Jared Hess’ wife Jerusha co-wrote the film and based Deb on her own life. “Her mom made her a dress when she was going to a middle school dance and she said, ‘I hadn’t really developed yet, so my mom overcompensated and made some very large, fluffy shoulders,’” Jared told Rolling Stone. “Some guy dancing with her patted the sleeves and actually said, ‘I like your sleeves … they’re real big.’” 

Tina Majorino, who played the fictional Deb, hadn’t done a comedy before, because people thought of her as a dramatic actress. “The fact that Jared would even let me come in and read really appealed to me,” she told Rolling Stone. “Even if I didn’t get the role, I just wanted to see what it was like to audition for a comedy, as I’d never done it before.”

2. NAPOLEON'S FAMOUS DANCE SCENE MANIFESTED FROM THE SHORT FILM.

At the end of shooting Peluca, Hess had a minute of film stock left and knew Heder liked to dance. Heder had on moon boots—something Hess used to wear—so they traveled to the end of a dirt road. They turned on the car radio and Jamiroquai’s “Canned Heat” was playing. “I just told him to start dancing and realized: This is how we’ve got to end the film,” Hess told Rolling Stone. “You don’t anticipate those kinds of things. They’re just part of the creative process.” 

Heder told The Huffington Post he found inspiration in Michael Jackson and dancing in front of a mirror, for the end-of-the-movie skit. But when it came time to film the dance for the feature, Heder felt “pressure” to deliver. “I was like, ‘Oh, crap!’ This isn’t just a silly little scene,” he told PDX Monthly. “This is the moment where everything comes, and he’s making the sacrifice for his friend. That’s the whole theme of the movie. Everything leads up to this. Napoleon’s been this loser. This has to be the moment where he lands a victory.” Instead of hiring a choreographer, the filmmakers told him to “just figure it out.” They filmed the scene three times with three different songs, including Jamiroquai’s “Little L” and “Canned Heat.”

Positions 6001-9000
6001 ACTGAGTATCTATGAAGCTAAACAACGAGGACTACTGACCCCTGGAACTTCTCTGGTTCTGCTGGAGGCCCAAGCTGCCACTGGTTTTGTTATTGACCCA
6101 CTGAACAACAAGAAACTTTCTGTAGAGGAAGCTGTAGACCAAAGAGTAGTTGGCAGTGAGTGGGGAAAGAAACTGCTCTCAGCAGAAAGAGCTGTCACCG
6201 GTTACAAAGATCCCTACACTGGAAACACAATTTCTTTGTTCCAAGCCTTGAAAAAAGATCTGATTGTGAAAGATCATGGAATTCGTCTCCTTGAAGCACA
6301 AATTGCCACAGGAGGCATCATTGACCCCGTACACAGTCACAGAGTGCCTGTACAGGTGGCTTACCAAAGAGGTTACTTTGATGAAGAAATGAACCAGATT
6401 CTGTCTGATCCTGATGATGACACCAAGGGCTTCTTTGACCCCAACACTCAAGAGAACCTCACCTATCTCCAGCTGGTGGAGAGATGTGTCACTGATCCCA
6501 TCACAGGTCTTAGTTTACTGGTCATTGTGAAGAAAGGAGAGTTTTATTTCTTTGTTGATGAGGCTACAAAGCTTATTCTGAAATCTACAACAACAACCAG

3. FANS STILL FLOCK TO PRESTON, IDAHO TO TOUR THE MOVIE’S LOCATIONS.

In a 2016 interview with The Salt Lake Tribune, The Preston Citizen’s circulation manager, Rhonda Gregerson, said “every summer at least 50 groups of fans walk into the office wanting to know more about the film.” She said people come from all over the world to see Preston High School, Pedro’s house, and other filming locations as a layover before heading to Yellowstone National Park. “If you talk to a lot of people in Preston, you’ll find a lot of people who have become a bit sick of it,” Gregerson said. “I still think it’s great that there’s still so much interest in the town this long after the movie.”

Besides the filming locations, the town used to host a Napoleon Dynamite festival. In 2005, the fest drew about 6000 people and featured a tater tot eating contest, a moon boot dancing contest, boondoggle keychains for sale, and a tetherball tournament. The fest was last held in 2008.

4. IDAHO ADOPTED A RESOLUTION COMMENDING THE FILMMAKERS.

Jerusha and Jared Hess
Frederick M. Brown/Getty Images

In 2005, the Idaho legislature wrote a resolution praising Jared and Jerusha Hess and the city of Preston. HCR029 appreciates the use of tater tots for “promoting Idaho’s most famous export.” It extols bicycling and skateboarding to promote “better air quality,” and it says Kip and LaFawnduh’s relationship “is a tribute to e-commerce and Idaho’s technology-driven industry.” The resolution goes on to say those who “vote Nay on this concurrent resolution are Freakin’ Idiots.” Napoleon would be proud.